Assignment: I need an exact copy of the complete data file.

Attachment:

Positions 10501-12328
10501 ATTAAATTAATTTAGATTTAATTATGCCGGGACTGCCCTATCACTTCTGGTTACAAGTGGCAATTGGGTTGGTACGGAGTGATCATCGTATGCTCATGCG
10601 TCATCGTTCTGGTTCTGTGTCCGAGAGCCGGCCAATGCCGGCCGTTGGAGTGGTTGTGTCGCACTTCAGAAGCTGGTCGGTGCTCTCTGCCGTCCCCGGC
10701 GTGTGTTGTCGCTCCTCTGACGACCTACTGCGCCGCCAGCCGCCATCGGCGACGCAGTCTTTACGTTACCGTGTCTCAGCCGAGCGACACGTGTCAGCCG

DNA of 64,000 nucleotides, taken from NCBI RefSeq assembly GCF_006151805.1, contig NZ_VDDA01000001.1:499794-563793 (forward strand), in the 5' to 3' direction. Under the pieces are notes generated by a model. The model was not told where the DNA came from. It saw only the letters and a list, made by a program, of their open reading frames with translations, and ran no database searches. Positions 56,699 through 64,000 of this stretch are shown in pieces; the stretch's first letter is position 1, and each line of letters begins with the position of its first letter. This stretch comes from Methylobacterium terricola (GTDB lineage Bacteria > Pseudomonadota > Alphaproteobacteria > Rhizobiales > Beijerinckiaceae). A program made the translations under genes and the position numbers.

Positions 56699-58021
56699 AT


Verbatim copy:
Positions 10501-12328
10501 ATTAAATTAATTTAGATTTAATTATGCCGGGACTGCCCTATCACTTCTGGTTACAAGTGGCAATTGGGTTGGTACGGAGTGATCATCGTATGCTCATGCG
10601 TCATCGTTCTGGTTCTGTGTCCGAGAGCCGGCCAATGCCGGCCGTTGGAGTGGTTGTGTCGCACTTCAGAAGCTGGTCGGTGCTCTCTGCCGTCCCCGGC
10701 GTGTGTTGTCGCTCCTCTGACGACCTACTGCGCCGCCAGCCGCCATCGGCGACGCAGTCTTTACGTTACCGTGTCTCAGCCGAGCGACACGTGTCAGCCG

DNA of 64,000 nucleotides, taken from NCBI RefSeq assembly GCF_006151805.1, contig NZ_VDDA01000001.1:499794-563793 (forward strand), in the 5' to 3' direction. Under the pieces are notes generated by a model. The model was not told where the DNA came from. It saw only the letters and a list, made by a program, of their open reading frames with translations, and ran no database searches. Positions 56,699 through 64,000 of this stretch are shown in pieces; the stretch's first letter is position 1, and each line of letters begins with the position of its first letter. This stretch comes from Methylobacterium terricola (GTDB lineage Bacteria > Pseudomonadota > Alphaproteobacteria > Rhizobiales > Beijerinckiaceae). A program made the translations under genes and the position numbers.

Positions 56699-58021
56699 AT